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The Great War (1914-1918) Forum

Remembered Today:

Batman


mhurst

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No, not the Masked Crusader, but the 'soldier-servant' who looked after an officer's every need.

Was the term 'batman' used throughout the FWW,and was the first term quoted only ever used in books about the war, and never by the soldiers themselves?

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You know the forum search engine is very easy to use! However see

 

 

 

There are lots more entries - go and look.

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Thanks for these, but none of them actually mentioned the term 'soldier-servant', the use of which is really what I was trying to get at.

I tried putting that and 'batman' in the search engine and all I got was my own entry. I'm sure you will enlighten me as to what I'm doing wrong.

And before you correct me, I know that it is the Caped Crusader.

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Thanks for these, but none of them actually mentioned the term 'soldier-servant', the use of which is really what I was trying to get at.

I tried putting that and 'batman' in the search engine and all I got was my own entry. I'm sure you will enlighten me as to what I'm doing wrong.

And before you correct me, I know that it is the Caped Crusader.

The search engine defaults to searching in the post that is currently open. Click on the little lettering in the search engine thingy (technical term) at the top of the page and select forums.

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If the term Batman or "soldier-servant" relates to the looking after of Army Officers, is there another name for Stewards relating to the looking after of Royal Navy Officers. I can't imagine them being called "sailor-servants".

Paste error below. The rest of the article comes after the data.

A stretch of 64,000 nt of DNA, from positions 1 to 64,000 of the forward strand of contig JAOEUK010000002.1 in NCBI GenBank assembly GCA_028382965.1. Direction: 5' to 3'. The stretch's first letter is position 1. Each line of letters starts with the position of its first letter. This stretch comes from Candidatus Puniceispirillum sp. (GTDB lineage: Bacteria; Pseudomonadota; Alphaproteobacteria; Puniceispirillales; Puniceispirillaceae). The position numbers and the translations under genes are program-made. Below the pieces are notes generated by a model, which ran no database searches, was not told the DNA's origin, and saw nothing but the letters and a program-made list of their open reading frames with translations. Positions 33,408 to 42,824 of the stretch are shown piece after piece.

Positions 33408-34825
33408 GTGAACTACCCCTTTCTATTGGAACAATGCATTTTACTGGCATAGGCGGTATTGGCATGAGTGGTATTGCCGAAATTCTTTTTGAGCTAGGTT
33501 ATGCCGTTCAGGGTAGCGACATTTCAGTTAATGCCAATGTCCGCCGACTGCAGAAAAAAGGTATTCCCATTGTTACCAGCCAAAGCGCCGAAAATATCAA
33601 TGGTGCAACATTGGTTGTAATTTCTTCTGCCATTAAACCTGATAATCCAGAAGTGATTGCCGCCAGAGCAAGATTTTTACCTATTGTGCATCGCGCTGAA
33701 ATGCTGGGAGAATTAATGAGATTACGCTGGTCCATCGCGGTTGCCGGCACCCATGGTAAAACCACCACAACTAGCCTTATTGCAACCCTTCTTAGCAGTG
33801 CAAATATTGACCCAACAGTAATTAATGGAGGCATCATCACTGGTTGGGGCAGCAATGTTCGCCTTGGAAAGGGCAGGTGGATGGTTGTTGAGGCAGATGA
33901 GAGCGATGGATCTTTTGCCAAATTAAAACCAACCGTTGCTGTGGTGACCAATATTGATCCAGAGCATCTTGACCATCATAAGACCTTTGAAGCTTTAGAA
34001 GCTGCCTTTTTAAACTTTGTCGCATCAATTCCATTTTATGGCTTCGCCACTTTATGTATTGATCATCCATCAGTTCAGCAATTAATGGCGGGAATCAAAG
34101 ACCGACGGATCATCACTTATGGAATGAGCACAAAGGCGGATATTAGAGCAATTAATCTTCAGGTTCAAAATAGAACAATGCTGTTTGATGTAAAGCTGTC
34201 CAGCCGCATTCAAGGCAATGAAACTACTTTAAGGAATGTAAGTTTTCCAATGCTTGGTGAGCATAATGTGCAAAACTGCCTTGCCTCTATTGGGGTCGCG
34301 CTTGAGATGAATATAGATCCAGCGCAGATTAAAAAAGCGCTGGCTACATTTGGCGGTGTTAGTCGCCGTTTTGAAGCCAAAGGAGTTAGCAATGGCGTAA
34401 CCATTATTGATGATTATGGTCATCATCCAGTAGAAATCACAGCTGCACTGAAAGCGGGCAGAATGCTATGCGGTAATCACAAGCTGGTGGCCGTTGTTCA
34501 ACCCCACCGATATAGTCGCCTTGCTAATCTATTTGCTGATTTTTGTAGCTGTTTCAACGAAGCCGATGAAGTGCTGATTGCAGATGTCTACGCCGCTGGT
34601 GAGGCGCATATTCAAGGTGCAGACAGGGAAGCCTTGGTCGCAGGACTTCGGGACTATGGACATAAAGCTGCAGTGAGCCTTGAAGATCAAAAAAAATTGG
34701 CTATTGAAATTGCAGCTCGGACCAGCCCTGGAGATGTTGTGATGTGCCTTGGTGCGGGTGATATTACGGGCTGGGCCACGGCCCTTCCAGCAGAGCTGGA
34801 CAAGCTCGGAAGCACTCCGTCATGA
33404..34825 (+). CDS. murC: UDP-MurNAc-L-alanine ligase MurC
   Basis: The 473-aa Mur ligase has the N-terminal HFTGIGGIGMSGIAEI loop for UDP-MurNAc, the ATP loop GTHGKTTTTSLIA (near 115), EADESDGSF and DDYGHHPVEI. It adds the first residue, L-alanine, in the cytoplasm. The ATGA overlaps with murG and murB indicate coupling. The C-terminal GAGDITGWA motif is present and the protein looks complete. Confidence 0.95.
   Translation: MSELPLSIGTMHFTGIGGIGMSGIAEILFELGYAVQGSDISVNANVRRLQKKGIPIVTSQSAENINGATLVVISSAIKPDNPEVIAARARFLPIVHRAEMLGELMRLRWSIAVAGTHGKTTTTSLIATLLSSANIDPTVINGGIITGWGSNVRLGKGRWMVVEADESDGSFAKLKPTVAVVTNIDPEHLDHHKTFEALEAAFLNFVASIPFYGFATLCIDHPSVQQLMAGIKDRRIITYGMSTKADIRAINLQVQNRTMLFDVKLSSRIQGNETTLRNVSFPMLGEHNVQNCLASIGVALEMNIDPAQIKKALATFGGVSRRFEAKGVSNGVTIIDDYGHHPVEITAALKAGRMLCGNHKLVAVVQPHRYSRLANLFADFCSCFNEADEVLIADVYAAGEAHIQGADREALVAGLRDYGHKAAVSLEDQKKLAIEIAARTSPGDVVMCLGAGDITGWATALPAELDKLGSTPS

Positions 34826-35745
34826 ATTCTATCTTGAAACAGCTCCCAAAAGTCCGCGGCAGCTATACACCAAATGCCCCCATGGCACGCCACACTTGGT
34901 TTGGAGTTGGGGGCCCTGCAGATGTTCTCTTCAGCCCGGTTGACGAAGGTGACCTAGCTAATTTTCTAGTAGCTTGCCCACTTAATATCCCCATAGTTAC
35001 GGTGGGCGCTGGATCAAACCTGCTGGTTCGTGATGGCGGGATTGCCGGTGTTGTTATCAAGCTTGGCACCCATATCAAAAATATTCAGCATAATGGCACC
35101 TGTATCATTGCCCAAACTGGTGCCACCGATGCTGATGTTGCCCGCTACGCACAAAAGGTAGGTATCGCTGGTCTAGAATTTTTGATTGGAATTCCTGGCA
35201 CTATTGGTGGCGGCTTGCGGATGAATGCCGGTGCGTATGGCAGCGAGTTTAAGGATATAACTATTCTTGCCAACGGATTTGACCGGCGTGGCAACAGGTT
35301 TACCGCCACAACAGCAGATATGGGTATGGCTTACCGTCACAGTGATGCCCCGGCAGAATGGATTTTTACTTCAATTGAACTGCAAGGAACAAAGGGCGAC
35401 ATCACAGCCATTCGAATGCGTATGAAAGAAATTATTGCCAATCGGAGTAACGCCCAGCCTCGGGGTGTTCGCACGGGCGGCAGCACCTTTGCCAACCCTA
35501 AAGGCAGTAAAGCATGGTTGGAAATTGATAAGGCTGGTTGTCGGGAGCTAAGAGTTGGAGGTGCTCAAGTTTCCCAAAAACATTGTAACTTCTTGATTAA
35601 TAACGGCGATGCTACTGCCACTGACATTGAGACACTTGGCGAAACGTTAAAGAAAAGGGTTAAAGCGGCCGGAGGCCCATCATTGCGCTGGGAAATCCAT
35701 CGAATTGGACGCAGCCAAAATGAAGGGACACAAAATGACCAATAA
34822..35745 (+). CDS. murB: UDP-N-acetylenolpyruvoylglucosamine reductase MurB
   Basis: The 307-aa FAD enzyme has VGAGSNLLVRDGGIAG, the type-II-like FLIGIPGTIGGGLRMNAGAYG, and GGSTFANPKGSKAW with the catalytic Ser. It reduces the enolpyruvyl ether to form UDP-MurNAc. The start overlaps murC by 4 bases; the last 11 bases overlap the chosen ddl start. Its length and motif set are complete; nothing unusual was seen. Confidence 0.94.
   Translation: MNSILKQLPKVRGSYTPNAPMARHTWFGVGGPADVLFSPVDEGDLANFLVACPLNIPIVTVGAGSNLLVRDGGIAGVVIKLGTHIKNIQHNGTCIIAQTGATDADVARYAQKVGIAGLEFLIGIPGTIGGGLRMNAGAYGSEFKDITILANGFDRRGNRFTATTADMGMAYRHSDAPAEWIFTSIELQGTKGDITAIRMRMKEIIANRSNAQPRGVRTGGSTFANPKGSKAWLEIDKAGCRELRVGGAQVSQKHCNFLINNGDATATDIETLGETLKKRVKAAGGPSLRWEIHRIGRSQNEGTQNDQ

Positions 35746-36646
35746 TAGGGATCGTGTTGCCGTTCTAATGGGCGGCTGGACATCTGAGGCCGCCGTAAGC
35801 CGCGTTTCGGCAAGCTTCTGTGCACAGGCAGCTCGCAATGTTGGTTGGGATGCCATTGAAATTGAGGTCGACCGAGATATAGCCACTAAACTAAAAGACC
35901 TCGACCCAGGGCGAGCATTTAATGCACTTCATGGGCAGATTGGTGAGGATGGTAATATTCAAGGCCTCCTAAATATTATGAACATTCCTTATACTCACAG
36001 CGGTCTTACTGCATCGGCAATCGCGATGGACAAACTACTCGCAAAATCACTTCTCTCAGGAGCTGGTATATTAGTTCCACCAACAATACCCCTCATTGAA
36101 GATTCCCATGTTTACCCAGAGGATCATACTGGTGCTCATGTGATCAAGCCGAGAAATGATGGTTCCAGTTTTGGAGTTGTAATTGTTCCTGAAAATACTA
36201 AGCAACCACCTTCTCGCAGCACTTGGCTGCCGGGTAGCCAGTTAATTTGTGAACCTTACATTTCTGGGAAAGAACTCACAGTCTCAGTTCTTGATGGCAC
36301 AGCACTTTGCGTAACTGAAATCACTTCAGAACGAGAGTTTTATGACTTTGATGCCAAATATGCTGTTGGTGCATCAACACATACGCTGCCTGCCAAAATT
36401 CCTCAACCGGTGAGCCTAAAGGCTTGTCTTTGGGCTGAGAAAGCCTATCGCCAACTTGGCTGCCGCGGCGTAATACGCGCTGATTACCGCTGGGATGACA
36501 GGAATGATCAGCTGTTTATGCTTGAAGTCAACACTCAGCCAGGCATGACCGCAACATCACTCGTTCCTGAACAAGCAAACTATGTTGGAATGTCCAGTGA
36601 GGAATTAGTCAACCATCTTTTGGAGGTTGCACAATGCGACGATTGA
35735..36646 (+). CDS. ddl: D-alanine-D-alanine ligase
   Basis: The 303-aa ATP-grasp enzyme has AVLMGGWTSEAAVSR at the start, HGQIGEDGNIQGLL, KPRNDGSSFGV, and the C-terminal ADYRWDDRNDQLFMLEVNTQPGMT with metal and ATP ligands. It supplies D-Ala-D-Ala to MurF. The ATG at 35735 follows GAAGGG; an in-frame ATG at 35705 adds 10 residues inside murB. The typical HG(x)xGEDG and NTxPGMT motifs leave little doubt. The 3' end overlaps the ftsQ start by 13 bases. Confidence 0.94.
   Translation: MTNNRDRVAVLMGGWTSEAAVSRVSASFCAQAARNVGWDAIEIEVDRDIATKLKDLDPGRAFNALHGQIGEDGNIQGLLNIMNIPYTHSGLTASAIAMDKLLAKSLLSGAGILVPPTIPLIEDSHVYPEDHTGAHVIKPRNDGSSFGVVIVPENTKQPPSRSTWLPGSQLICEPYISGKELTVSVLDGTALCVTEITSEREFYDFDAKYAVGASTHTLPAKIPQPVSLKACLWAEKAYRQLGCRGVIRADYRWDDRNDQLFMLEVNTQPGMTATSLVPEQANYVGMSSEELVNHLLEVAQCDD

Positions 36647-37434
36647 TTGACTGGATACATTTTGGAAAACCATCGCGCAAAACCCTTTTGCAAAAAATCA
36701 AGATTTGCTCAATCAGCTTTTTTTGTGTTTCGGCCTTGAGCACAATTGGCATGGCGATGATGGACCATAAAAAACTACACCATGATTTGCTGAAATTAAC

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Hello Anneca

The term "batman" precedes the war and is used as such in the official War Establishments. The alternative, officer's servant, is often found in memoirs or general readership books on the war by authors who think that batman is a slang term and can't be bothered to explain it!

(Although, on pondering a bit longer, I think officer's servant might occur in some of the more legalistic Army regulations, such as King's Regs or the Allowance Regs.)

Ron

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Some regiments - including mine - totally eschewed the word "batman" for officers' servants. "Orderlies" was the term we used, though "batman" was used for the RSM's gopher.

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The search engine defaults to searching in the post that is currently open. Click on the little lettering in the search engine thingy (technical term) at the top of the page and select forums.

Sorted. Thanks for the tip.

Melvin

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As ever George Coppard "With a machine gun to Cambrai" has an interesting insight of the duties of 'officer's batman' (his expression).

With his usual modesty he is unsure whether he was 'recommended' or 'relegated' to the job but he finds it a very enjoyable experience especially when he realises his officer regards him as a comrade. He frequently went on patrol with him when he acted as bodyguard, guide and guarantor (as George says it was not unknown for Germans to impersonate British officers - but presumably not O.R.s!). He looked after the food, and they ate together in their dugout and played the occasional game of cribbage. At one point his officer is taken ill and he accompanies him to hospital for eight days. He notes he had to work hard for the extra pay (half a crown a week) and that it could take all day to clean the mud off and spruce up the officer's gear. At the time he was in the Machine Gun Section of the Queen's and his officer Lt Wilkie was responsible for four guns. Out of the line he was employed in the Officer's Mess.

To answer your specific question Richard Holmes in 'Tommy' notes that in the pre-war army officers had servants and warrant officers 'batmen' although he says the terms became interchangeable (no doubt allowing for Regimental niceties as observed at Post 8) as the war went on.

He cites a number of examples of a similar relationship to that enjoyed by George Coppard, for example Siegfried Sassoon said of his batman Private Flook that they 'were very good friends'. There was a mutual concern often expressed in correspondence, although for balance he notes a mess servant in the RFC referring to his officer as 'an almighty tin god'.(pp 359-362)

As Coppard mentions when he joined up he (and many of his comrades) were 'terrified of officers', one of the difficulties was that pre-war officers were used to having servants and knew how to treat them but as the war progressed the extension of the officer class might have caused some levelling, but also some awkwardness.